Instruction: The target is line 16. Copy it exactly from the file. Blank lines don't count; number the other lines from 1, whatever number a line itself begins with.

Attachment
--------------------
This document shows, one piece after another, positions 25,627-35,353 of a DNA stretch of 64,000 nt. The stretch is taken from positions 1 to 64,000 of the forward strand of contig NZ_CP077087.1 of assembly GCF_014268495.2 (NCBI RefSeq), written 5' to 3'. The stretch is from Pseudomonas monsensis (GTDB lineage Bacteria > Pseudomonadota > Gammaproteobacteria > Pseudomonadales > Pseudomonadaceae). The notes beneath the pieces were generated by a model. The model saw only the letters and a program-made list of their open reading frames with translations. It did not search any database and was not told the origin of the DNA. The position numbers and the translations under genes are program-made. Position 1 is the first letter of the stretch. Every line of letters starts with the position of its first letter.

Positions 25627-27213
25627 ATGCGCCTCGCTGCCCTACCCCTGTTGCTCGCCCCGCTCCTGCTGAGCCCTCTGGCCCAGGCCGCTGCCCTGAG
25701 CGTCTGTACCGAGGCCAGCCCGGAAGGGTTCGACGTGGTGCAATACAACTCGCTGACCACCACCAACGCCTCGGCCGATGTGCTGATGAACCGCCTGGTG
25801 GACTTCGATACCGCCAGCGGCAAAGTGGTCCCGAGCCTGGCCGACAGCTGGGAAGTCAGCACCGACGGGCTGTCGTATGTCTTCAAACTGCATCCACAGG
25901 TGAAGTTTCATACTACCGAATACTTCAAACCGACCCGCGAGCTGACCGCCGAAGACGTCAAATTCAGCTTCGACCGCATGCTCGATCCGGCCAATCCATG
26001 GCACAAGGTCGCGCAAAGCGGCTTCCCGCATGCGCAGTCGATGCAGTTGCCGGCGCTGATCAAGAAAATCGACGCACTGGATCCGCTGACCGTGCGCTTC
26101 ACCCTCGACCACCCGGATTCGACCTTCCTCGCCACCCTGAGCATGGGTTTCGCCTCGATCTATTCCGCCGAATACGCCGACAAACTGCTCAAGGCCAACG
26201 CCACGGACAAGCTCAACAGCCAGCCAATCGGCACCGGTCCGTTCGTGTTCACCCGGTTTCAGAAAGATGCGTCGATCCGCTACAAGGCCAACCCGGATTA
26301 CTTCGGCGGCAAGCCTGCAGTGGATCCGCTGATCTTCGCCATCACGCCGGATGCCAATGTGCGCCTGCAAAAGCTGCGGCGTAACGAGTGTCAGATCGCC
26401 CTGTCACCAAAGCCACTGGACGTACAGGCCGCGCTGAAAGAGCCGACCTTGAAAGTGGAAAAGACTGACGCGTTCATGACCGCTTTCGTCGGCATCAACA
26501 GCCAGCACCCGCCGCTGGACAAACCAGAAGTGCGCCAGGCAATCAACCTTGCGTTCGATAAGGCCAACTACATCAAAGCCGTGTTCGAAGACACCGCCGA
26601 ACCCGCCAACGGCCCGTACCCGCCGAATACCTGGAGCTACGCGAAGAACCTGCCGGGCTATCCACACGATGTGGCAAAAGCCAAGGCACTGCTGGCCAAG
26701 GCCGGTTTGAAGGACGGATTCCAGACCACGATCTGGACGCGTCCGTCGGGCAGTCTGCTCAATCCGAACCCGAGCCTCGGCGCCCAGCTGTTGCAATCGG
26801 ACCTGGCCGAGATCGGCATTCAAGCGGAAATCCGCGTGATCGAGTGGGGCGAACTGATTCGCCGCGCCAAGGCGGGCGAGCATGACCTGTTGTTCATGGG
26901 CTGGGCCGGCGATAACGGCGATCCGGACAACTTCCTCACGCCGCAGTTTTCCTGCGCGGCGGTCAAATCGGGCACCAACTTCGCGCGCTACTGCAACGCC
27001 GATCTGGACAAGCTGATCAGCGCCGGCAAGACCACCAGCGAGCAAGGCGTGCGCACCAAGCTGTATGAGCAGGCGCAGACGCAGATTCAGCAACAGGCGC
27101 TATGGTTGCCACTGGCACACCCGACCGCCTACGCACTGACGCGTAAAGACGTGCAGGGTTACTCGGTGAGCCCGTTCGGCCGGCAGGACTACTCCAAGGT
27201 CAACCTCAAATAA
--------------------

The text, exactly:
26901 CTGGGCCGGCGATAACGGCGATCCGGACAACTTCCTCACGCCGCAGTTTTCCTGCGCGGCGGTCAAATCGGGCACCAACTTCGCGCGCTACTGCAACGCC